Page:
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Kintsukuroi Fix


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#1 timbo_heff

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Posted 13 February 2013 - 04:20 PM

Hi,
I have a one of a kind cup with a small hole in the side wall.
It's a kooky artsy yunomi type thing so can't really remake it, I know I should smash it but I love it.
I want to try the trick of filling with gold which I think is called Kintsukuroi.
Does anyone know how to do this?
Can i crumple up gold leaf and pack it in there?
Hoping Baymore San or one of you other masters out there might know.
I could fill with epoxy I guess but I doesn't seem right somehow.
Again, I know I should let go and smash it but I really would like to save it if possible.

Thanks!
Tim

#2 justanassembler

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Posted 13 February 2013 - 04:39 PM

Hi,
I have a one of a kind cup with a small hole in the side wall.
It's a kooky artsy yunomi type thing so can't really remake it, I know I should smash it but I love it.
I want to try the trick of filling with gold which I think is called Kintsukuroi.
Does anyone know how to do this?
Can i crumple up gold leaf and pack it in there?
Hoping Baymore San or one of you other masters out there might know.
I could fill with epoxy I guess but I doesn't seem right somehow.
Again, I know I should let go and smash it but I really would like to save it if possible.

Thanks!
Tim


If I'm not mistaken the technique is actually using a laquer resin sprinkled with gold, not actually filling the cracks with gold...

I cant vouch for the efficacy or authenticity of the information contained in these links, but a google search yielded these:
http://nanbanceramic.../2011/08/17/86/
http://www.thewomens...ke-do-and-mend/

#3 JBaymore

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Posted 14 February 2013 - 10:41 AM

Tim,

Here I am......... ;)src="http://ceramicartsda...ault/wink.gif"> .


The technique is to glue the cracked pieces together or fill in the break with a layer of what ius called urushi (Japanese lacquer, and then do one of two things.......

One way the gold is added is to mix 24 karat gold powder with the urushi before the patching is done. This means that the gold appearance is throughout the lacquer repair. This is the more durable method,.... but the more expensive.

The second method is to let the surface of the urushi projecting on the surface of the piece to get partiallly dry and "tacky"..... and then press gold leaf onto the surface to put a thin layer of gold there. Cheaper, but easier to wear off.

It is VERY, VERY, VERY important to stress here that actual urushi is the sap from a plant/tree that is sort of related to Poison Ivy/Sumac... and gives you a HORRIBLE rash. Lacquerware apprentices in Japan suffer for years until they develop an immunity.

SO that being said.... here is the English language page for a small kit that is all you need to do this:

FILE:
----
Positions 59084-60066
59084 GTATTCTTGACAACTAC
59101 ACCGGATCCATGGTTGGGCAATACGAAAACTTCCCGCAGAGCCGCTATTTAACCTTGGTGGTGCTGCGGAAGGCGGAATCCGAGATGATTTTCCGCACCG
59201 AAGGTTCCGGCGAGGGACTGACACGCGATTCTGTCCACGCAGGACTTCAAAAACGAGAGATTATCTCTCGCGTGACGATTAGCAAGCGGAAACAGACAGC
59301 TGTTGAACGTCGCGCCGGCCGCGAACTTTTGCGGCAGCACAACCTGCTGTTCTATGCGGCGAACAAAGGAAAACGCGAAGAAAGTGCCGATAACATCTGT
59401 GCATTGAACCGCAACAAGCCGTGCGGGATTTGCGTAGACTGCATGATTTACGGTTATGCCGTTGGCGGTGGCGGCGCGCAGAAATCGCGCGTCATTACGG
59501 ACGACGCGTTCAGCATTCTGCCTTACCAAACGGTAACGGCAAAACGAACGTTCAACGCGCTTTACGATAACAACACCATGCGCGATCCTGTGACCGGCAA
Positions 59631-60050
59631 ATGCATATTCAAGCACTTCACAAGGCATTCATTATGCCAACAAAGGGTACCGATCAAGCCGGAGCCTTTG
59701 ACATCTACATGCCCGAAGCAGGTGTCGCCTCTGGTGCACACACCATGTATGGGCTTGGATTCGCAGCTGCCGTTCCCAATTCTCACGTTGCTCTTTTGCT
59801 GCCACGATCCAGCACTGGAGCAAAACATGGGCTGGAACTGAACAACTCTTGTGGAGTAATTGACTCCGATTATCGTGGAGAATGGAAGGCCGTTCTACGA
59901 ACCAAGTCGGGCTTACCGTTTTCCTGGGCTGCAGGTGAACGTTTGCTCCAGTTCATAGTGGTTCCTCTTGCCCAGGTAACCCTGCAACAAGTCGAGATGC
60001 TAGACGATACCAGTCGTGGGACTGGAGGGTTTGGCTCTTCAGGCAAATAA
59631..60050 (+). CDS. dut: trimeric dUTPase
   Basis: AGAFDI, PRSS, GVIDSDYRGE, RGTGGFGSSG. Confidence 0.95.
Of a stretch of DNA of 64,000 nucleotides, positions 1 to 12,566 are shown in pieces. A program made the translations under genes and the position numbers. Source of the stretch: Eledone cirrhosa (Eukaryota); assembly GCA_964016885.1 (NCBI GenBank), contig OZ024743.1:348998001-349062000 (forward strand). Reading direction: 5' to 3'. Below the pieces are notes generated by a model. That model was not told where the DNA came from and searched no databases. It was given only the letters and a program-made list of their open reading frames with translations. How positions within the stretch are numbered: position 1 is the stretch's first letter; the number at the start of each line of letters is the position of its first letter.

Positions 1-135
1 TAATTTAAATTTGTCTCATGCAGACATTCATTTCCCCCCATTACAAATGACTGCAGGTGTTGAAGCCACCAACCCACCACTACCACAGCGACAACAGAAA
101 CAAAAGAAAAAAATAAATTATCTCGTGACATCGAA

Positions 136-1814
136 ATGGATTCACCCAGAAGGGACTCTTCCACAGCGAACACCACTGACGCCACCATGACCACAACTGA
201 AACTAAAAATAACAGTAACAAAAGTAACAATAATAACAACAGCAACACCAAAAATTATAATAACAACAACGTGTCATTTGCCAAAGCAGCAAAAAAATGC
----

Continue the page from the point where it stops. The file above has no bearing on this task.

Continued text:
http://www.mejiro-ja...intsugi-diy-set


It is not as easy as it sounds. Things like the humidity of the air will ghreatly affect the drying of the lacquer. As always........ test, test, test.

best,

......................john
John Baymore
Immediate Past President; Potters Council
Professor of Ceramics; New Hampshire Insitute of Art

http://www.JohnBaymore.com

#4 timbo_heff

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Posted 15 February 2013 - 02:36 PM

Thank you both.
Hmmm ... looks not that fun .... maybe I'll just epoxy or maybe I'll step it up and smash the thing after all :)

#5 justanassembler

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Posted 16 February 2013 - 12:45 AM

Thank you both.
Hmmm ... looks not that fun .... maybe I'll just epoxy or maybe I'll step it up and smash the thing after all Posted Image


make your own hammer, it makes the smashing that much more fun ;)

#6 Round2potter

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Posted 16 February 2013 - 12:56 AM

I have used the saying many times in the studio "bisque fire it first, it makes a better noise"
"There is no such thing as cheating in clay; So long as it works"

#7 GloriaGypsy

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Posted 04 May 2013 - 06:50 PM

Tim,

Here I am......... ;)src="http://ceramicartsda...ault/wink.gif"> .


The technique is to glue the cracked pieces together or fill in the break with a layer of what ius called urushi (Japanese lacquer, and then do one of two things.......

One way the gold is added is to mix 24 karat gold powder with the urushi before the patching is done. This means that the gold appearance is throughout the lacquer repair. This is the more durable method,.... but the more expensive.

The second method is to let the surface of the urushi projecting on the surface of the piece to get partiallly dry and "tacky"..... and then press gold leaf onto the surface to put a thin layer of gold there. Cheaper, but easier to wear off.

It is VERY, VERY, VERY important to stress here that actual urushi is the sap from a plant/tree that is sort of related to Poison Ivy/Sumac... and gives you a HORRIBLE rash. Lacquerware apprentices in Japan suffer for years until they develop an immunity.

SO that being said.... here is the English language page for a small kit that is all you need to do this:

http://www.mejiro-ja...intsugi-diy-set


It is not as easy as it sounds. Things like the humidity of the air will ghreatly affect the drying of the lacquer. As always........ test, test, test.

best,

......................john